Forestry Project Monitoring at Alford Springs Nature Preserve.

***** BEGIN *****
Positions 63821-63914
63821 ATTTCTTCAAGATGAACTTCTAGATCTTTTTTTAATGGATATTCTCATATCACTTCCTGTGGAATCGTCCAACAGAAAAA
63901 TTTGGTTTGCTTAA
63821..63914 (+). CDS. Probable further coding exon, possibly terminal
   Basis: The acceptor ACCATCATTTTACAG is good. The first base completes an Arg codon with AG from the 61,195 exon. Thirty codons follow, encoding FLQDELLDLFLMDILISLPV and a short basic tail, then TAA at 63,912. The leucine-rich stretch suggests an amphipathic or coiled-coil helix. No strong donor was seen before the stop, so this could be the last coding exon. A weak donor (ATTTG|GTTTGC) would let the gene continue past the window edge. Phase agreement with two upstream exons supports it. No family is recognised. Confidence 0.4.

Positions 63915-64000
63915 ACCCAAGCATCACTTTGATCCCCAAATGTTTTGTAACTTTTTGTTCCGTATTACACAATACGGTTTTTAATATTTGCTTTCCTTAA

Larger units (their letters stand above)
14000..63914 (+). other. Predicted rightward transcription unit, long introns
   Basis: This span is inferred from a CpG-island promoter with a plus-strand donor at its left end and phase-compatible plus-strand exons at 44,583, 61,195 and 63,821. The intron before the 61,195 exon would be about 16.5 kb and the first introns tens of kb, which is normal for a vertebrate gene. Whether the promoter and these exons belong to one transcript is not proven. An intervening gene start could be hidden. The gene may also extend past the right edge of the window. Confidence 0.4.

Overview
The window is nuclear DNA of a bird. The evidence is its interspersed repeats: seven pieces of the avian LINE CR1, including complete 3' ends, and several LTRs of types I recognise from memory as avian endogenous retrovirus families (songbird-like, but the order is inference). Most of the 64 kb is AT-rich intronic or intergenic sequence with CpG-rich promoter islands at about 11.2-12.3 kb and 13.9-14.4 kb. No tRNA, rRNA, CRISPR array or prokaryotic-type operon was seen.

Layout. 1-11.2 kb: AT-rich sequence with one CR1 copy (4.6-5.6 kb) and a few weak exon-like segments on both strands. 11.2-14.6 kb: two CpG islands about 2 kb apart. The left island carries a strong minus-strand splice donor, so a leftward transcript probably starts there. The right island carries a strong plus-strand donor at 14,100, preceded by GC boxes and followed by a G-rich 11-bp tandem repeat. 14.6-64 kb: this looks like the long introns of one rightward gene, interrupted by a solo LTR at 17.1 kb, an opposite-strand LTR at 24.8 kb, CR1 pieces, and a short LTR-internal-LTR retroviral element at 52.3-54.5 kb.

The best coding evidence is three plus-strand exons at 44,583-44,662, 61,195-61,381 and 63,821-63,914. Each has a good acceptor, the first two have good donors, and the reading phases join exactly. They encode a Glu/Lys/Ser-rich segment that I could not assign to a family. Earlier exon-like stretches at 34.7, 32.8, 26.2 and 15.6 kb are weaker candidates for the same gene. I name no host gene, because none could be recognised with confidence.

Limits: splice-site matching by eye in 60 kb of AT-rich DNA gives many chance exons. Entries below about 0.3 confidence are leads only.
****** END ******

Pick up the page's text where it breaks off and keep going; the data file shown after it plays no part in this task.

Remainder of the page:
In 2016 a timber harvest of approximately 25 acres was conducted in the Alford Springs property belonging to Berkshire Natural Resources Council (BNRC) in consultation with Mass Wildlife biologists and foresters. The goal of the harvest was to encourage high quality timber, as well as the addition of early successional habitat that supports wildlife. The focus of this project is to evaluate the success of the forestry project in following the management plan. After the forestry cutting, there has been concern from trail users as to why the cut happened and what the property will look like in the future. BNRC hopes to use this information to eventually install an educational interpretive sign on the trail that will engage recreational users with the significance of the property management. I collected data using vegetation plot samples within the cut area as well as the forest around the outside perimeter of the cut. Analysis of the shrubs and saplings vegetative layer shows that the succession within the cut area has introduced a diversity of vegetation that provides cover and browse for wildlife. For example, birch saplings (Betula sp.) and blackberry shrubs (Rubus sp.) are much more common in the cut area than in the reference forest. Removing the canopy has caused the abundance of the preferred timber species of red oak to increase in the sapling layer of the cut area, which will likely lead to a future forest with greater abundance of red oak than the surrounding forested area.